A cut, sore or callous might not be a big deal for the average person. But for a diabetic, the injury is serious. That’s because diabetics are at risk for hard-to-heal wounds.

Body at risk

“High blood sugars impair the cells and the actual healing process,” says Dr. Rebecca Jankowski, medical director at Lake Pointe Wound Care Center in Rowlett, Tex, noting diabetics have decreased sensation, called neuropathy, and “might not even know that they have a wound until it has become severe.”

Standard wound treatment includes antibiotics, dressings and offloading shoes or boots to reduce pressure on foot and leg wounds. Patients typically go to their foot doctor weekly for checkups.

“Wounds are harder to heal and patients are at a higher risk of infection,” says board-certified general surgeon Bardia Anvar, M.D., medical director of Skilled Wound Care in Los Angeles. “A small wound can quickly become a big problem.”

“'The newest generation of placental grafts show a 191 percent improvement compared to regular standard wound care...'"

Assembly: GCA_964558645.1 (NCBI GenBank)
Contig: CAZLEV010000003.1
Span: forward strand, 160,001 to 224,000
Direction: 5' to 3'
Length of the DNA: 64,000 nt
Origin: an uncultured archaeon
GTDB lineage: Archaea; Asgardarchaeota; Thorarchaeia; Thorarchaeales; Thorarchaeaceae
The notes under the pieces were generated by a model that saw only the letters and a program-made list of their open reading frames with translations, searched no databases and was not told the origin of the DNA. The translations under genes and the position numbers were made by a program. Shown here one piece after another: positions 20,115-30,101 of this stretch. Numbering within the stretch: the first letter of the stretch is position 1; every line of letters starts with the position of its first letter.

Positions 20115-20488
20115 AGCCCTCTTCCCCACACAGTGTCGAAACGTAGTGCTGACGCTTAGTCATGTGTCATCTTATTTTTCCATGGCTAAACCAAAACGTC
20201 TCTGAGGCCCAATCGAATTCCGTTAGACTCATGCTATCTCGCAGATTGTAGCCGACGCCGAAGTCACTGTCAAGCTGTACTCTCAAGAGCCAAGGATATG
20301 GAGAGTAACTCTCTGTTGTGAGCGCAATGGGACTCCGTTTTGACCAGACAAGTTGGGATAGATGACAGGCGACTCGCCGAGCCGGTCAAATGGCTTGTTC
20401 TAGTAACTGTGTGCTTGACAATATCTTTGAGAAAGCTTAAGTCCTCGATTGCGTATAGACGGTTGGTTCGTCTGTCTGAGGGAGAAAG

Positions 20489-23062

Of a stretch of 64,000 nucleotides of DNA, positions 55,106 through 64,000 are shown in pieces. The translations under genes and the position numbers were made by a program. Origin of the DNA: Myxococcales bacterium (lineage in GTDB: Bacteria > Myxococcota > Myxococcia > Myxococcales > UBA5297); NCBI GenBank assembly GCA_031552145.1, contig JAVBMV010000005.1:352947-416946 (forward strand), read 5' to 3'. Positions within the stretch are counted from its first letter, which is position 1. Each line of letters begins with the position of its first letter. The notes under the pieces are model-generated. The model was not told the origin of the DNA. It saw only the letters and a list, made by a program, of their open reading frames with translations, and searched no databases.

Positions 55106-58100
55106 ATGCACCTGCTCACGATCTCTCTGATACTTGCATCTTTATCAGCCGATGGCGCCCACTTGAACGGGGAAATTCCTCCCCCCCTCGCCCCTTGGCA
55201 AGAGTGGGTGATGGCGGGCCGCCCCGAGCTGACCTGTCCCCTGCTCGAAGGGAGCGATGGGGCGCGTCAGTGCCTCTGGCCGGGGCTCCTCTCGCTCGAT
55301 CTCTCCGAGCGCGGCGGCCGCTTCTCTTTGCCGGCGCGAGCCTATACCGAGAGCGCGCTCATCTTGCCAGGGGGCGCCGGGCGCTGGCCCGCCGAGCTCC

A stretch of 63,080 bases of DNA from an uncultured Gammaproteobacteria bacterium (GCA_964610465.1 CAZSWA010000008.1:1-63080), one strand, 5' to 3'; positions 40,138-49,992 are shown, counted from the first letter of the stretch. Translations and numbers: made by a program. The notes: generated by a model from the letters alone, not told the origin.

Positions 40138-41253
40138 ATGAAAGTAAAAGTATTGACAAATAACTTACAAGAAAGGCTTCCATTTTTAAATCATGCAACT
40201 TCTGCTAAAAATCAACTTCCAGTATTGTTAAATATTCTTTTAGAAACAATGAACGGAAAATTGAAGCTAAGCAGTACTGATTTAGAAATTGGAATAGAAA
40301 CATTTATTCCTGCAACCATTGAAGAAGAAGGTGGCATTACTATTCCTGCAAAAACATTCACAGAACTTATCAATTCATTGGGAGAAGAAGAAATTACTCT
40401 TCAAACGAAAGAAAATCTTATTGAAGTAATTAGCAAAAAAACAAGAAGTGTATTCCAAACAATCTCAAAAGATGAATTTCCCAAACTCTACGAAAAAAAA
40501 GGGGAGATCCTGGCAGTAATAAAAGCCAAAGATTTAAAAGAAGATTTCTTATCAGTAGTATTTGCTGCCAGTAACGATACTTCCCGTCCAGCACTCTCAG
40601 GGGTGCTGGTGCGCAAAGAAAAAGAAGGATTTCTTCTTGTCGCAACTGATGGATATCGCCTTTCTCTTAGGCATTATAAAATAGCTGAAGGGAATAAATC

Avoiding amputations

“Our mission is get patients healed as fast as we can, as expeditiously and efficiently so that we do reduce the risk of complications such as infection, hospitalization and amputation,” says Dr. Dan Davis, certified wound specialist at St. Vincent Wound Care Center in Trumbull, Conn.

Statistics show once a patient has one body part amputated, he has a 20 percent chance of having another amputation within the first year and a 50 percent chance of a second amputation within three years.

Newer treatments

Modern treatments include: hyperbaric oxygen therapy; adding collagen to wounds; and using skin grafts from foreskin and live placental tissue to speed up wound recovery.

“The newest generation of placental grafts show a 191 percent improvement compared to regular standard wound care,” says Dr. Davis, explaining wounds typically heal at least six weeks faster now. “Our job is to preserve the wound, preserve the foot, the leg and preserve their life.”